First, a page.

One question is: In forming a party that will win or dominate the parliament, isn’t it logical that the party takes on members who can assure votes in their district?

(First of Two Parts)

print

Post Author: Paul Farol

Try not to take me too seriously.

Leave a Reply

47 Comments on "Why Enabling Steps Are Not Enough"

Notify of
avatar
Sort by:   newest | oldest | most voted
Gogs
Member

In chess, there are rules like the pawn can only go forward two spaces on its first move . Your typical Pinoy has no regard for order whatsoever . Hence warped sense of competition. Entitled to victory. Internally cheat like mad. Internationally you either fail in face of real competition or you grasp at straws at somebody with 1/32nd Filipino blood. Pinoys lack discipline and it shows.

Paul Farol
Guest
Hahaha! I wouldn’t go that far in saying that Filipinos don’t know how to follow rules. There are a lot of really good Pinoy chess players. My point is that there are real grand masters and there are people who just mastered a repertoire of chess tricks who go around claiming that their chess strategy is the best. Kind of like the guys you see on the sidewalks of Quiapo who sell a chance at winning prize if you solve their chess riddle. Then there are people who read a few articles on chess theory as well as memorize a… Read more »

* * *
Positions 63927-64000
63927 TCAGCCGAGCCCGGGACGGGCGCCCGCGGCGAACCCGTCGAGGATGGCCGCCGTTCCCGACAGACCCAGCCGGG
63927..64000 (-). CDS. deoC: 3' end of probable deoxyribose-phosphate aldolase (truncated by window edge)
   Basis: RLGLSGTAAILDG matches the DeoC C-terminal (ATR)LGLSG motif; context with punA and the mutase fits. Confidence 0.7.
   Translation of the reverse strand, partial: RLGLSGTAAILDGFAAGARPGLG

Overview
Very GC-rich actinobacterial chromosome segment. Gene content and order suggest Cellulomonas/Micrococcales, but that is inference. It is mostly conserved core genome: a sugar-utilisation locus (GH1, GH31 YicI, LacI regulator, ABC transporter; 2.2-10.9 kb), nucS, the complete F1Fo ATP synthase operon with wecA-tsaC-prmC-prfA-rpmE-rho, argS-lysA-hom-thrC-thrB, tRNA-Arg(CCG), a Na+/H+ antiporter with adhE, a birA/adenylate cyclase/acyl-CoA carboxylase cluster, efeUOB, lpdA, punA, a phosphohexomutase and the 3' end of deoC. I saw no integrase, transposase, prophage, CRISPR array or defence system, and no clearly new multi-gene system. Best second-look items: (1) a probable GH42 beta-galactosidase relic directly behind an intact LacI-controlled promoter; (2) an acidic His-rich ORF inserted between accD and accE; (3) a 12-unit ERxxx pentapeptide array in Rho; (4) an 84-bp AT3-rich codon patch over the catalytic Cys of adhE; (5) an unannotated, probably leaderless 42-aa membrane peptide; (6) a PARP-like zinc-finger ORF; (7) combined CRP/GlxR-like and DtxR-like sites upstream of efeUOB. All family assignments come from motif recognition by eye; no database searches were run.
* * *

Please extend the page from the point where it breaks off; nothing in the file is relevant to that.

Orion Pérez Dumdum
Guest
How stupid can you get, Paul Farol? From the title of your idiotic post alone, it is so obvious that you are such a clueless pest. Look at the title: “Why Enabling Steps are Not Enough.” Bobo! Are you really that f*cking stupid, Paul Farol? The term used is “ENABLING STEP” because it is a step that you need to do in order to DO OTHER STEPS that are necessary to accomplish a particular task. In other words, Paul Farol THE IDIOT, when we say “Enabling Step”, it clearly implies that it is one among many other necessary steps, and… Read more »
benign0
Admin

Tsk tsk… you know someone has a deficit in imagination and wit when they resort to name calling. 😀

Amir Al Bahr
Guest

Parang palengkero lang, ampucha.

Dude
Guest